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In this final article of a series of five, Oxford Cannabinoid Technologies will discuss their expertise on the use of cannabinoids in medicine when it comes to treating COVID-19.

The coronavirus disease 2019 (COVID-19) is an infectious disease caused by SARS-CoV-2, a novel coronavirus that was first identified in Wuhan, China, in December 2019 (Smith & Mackenzie, 2020). Since then, COVID-19 has spread globally, resulting in an ongoing pandemic. In the UK alone, there were over 275,000 confirmed cases of the disease, resulting in more than 39,000 deaths as of 2nd June 2020. Worldwide, 6.37 million confirmed cases and over 377,000 deaths were reported.

COVID-19 is part of a large family of coronaviruses. Some are relatively harmless, causing only common cold-like symptoms, while others can be more severe, causing diseases such as Severe Acute Respiratory Syndrome (SARS) and Middle East Respiratory Syndrome (MERS) (World Health Organization (WHO), 2020). Following the SARS outbreak in 2002, and MERS in 2012, COVID-19 is the third significant coronavirus outbreak in the last two decades.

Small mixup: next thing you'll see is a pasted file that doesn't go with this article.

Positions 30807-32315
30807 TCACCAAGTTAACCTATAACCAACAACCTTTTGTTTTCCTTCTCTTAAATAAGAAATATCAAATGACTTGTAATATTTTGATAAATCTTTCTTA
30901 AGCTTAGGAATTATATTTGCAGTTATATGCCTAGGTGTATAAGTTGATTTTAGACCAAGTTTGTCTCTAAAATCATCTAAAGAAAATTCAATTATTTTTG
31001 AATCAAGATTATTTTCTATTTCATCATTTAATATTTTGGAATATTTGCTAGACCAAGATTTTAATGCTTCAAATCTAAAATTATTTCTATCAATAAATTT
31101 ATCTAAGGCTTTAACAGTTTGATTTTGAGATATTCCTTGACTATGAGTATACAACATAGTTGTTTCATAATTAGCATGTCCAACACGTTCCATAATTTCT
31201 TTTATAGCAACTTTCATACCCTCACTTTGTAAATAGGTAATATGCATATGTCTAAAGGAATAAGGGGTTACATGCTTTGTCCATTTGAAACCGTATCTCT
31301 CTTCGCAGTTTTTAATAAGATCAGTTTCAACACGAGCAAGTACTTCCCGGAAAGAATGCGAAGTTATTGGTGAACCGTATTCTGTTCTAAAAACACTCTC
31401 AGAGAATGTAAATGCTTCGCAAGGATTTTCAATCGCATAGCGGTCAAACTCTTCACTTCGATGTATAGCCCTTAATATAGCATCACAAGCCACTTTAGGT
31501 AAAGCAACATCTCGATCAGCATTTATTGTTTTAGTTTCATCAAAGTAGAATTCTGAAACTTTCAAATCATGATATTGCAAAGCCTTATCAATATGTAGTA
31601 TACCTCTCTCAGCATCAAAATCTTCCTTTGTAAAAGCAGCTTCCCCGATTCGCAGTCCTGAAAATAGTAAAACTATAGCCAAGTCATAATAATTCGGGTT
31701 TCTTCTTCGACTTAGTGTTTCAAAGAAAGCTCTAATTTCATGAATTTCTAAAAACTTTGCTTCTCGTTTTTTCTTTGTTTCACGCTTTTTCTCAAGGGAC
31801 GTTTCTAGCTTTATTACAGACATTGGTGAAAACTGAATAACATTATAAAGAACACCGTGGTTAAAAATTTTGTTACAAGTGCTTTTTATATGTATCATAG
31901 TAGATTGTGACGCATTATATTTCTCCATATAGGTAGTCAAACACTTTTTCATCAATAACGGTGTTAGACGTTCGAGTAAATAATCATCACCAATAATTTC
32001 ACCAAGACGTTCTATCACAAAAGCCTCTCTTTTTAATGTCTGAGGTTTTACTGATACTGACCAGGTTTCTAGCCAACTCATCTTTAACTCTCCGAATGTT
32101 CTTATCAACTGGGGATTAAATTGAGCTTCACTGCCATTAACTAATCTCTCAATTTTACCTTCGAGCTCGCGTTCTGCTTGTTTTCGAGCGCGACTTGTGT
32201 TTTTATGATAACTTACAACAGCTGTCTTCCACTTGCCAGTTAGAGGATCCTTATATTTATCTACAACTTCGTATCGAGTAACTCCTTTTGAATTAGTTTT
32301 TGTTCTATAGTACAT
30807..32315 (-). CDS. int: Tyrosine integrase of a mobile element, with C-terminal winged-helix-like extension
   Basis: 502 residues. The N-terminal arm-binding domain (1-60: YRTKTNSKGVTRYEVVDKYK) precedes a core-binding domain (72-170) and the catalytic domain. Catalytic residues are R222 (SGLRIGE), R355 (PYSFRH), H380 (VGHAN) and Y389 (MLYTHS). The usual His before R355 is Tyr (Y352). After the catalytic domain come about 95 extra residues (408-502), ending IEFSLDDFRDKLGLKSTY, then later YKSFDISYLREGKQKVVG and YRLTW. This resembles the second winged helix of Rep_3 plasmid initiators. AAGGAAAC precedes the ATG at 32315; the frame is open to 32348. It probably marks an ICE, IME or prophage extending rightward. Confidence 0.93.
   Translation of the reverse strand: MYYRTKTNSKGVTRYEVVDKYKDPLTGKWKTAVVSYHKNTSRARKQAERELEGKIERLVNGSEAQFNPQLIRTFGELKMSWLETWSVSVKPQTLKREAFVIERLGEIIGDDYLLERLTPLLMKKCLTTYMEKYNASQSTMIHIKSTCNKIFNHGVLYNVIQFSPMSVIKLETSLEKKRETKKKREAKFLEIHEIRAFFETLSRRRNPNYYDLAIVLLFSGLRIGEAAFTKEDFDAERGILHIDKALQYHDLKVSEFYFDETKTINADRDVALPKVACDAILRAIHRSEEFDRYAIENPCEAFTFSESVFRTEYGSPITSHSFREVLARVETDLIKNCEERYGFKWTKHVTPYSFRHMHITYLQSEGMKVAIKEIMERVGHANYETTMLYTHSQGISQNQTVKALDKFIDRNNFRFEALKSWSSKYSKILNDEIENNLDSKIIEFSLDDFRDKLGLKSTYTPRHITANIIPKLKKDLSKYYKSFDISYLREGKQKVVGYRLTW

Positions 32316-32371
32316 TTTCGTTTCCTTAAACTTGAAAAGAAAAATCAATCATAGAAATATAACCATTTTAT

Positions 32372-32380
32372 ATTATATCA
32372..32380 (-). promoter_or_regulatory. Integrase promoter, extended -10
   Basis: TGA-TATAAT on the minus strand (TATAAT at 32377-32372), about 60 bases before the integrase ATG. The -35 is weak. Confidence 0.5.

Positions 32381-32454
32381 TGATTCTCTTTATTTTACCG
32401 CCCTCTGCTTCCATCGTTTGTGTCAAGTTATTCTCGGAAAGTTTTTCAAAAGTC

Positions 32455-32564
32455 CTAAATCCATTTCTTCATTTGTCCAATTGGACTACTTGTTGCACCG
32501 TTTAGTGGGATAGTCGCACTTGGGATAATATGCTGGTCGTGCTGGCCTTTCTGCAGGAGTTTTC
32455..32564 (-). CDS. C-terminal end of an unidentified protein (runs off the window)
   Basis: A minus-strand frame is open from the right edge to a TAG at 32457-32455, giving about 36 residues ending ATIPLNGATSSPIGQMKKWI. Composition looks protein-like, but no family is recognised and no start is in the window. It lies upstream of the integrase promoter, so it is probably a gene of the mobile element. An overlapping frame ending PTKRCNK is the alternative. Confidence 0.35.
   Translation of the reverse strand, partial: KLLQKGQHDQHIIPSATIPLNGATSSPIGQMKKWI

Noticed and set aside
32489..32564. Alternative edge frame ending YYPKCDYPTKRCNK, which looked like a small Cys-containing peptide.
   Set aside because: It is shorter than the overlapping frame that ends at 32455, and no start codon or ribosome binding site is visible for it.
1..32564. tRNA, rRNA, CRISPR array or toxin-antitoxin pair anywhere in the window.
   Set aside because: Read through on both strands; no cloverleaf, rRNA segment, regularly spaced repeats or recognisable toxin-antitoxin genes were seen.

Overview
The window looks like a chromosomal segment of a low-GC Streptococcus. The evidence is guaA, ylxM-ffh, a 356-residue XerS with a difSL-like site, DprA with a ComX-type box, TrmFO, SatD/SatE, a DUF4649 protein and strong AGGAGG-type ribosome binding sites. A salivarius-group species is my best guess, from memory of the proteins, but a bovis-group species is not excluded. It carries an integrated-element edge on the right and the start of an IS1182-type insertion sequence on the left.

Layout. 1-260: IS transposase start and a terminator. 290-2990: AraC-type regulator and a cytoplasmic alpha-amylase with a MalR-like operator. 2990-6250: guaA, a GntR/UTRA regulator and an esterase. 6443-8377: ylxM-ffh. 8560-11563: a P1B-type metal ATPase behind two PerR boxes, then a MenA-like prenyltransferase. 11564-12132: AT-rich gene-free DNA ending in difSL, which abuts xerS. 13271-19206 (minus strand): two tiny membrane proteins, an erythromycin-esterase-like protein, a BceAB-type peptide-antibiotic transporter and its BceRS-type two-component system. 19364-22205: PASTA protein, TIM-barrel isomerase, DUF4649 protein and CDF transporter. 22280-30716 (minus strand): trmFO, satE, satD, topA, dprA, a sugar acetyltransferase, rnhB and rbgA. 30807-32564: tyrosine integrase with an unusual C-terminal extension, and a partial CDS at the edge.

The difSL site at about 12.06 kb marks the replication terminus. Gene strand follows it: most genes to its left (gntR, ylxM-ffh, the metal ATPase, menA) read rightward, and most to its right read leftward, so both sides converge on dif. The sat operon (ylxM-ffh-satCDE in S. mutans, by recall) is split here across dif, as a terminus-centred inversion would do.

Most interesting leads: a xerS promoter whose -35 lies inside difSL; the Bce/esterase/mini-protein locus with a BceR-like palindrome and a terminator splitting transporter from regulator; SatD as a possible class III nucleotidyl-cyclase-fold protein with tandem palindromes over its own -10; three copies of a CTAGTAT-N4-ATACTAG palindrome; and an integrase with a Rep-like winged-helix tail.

The outcome and severity of COVID-19 are associated with excess production of proinflammatory cytokines, known as a cytokine storm (Ye, Wang, & Mao, 2020). In some patients, this leads to acute respiratory distress syndrome (ARDS), and multiple organ failure (Zaim, Ching, Sankaranarayanan, & Harky, 2020). Effectively, suppressing the cytokine storm is a crucial step in preventing the deterioration of patients with COVID-19 infection, and in saving patients’ lives.

Cannabidiol (CBD) has the potential to attenuate the pro-inflammatory response and cytokine storm that is observed in COVID-19 patients.

Read the full article here.

Date posted: 17 June 2020
Article tag: Oxford Cannabinoid Technologies

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